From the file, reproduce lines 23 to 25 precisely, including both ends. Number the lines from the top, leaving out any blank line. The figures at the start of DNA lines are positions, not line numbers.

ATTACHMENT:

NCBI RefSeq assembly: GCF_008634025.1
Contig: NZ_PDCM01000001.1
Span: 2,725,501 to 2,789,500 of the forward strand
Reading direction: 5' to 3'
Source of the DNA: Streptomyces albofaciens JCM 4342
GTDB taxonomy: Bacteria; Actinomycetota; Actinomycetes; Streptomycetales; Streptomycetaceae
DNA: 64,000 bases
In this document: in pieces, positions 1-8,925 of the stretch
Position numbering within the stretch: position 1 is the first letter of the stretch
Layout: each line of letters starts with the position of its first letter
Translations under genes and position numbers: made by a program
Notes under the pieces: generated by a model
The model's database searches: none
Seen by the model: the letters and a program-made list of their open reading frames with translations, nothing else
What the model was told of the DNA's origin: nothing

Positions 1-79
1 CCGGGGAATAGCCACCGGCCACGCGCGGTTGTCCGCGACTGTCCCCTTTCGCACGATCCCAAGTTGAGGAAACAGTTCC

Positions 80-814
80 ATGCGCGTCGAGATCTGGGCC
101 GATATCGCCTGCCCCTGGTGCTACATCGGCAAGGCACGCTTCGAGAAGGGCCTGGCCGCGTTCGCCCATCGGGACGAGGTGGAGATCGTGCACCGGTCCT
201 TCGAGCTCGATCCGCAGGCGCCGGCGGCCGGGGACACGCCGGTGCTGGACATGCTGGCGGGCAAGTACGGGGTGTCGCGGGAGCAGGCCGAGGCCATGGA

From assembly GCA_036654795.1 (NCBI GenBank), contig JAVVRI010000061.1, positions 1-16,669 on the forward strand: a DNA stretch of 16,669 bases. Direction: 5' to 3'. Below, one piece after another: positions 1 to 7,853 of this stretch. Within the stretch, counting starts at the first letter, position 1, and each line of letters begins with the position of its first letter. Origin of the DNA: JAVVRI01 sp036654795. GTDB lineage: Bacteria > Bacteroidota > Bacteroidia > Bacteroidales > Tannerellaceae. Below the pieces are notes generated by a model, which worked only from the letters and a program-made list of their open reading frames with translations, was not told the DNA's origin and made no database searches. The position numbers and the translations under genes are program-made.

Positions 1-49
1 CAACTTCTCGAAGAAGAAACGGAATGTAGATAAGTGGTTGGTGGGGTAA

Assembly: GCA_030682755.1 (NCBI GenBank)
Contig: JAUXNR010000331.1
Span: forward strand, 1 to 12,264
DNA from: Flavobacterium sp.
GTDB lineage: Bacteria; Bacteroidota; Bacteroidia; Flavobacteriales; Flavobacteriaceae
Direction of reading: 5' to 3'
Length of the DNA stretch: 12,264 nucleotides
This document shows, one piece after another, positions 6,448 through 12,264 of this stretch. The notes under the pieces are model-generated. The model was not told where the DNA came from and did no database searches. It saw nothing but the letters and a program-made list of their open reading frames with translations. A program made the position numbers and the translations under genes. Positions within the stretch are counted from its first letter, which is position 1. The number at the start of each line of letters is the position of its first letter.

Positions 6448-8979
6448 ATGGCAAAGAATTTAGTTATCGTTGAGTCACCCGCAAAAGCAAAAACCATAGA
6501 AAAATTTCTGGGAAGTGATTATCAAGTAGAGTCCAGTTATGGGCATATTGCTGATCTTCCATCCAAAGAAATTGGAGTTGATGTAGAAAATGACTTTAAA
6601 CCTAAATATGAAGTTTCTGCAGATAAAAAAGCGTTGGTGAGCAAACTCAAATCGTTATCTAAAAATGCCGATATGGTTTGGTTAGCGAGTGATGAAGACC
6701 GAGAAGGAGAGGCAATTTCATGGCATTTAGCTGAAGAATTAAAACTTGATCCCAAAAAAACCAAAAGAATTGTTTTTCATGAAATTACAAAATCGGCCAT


Positions 1-49
1 CAACTTCTCGAAGAAGAAACGGAATGTAGATAAGTGGTTGGTGGGGTAA

Assembly: GCA_030682755.1 (NCBI GenBank)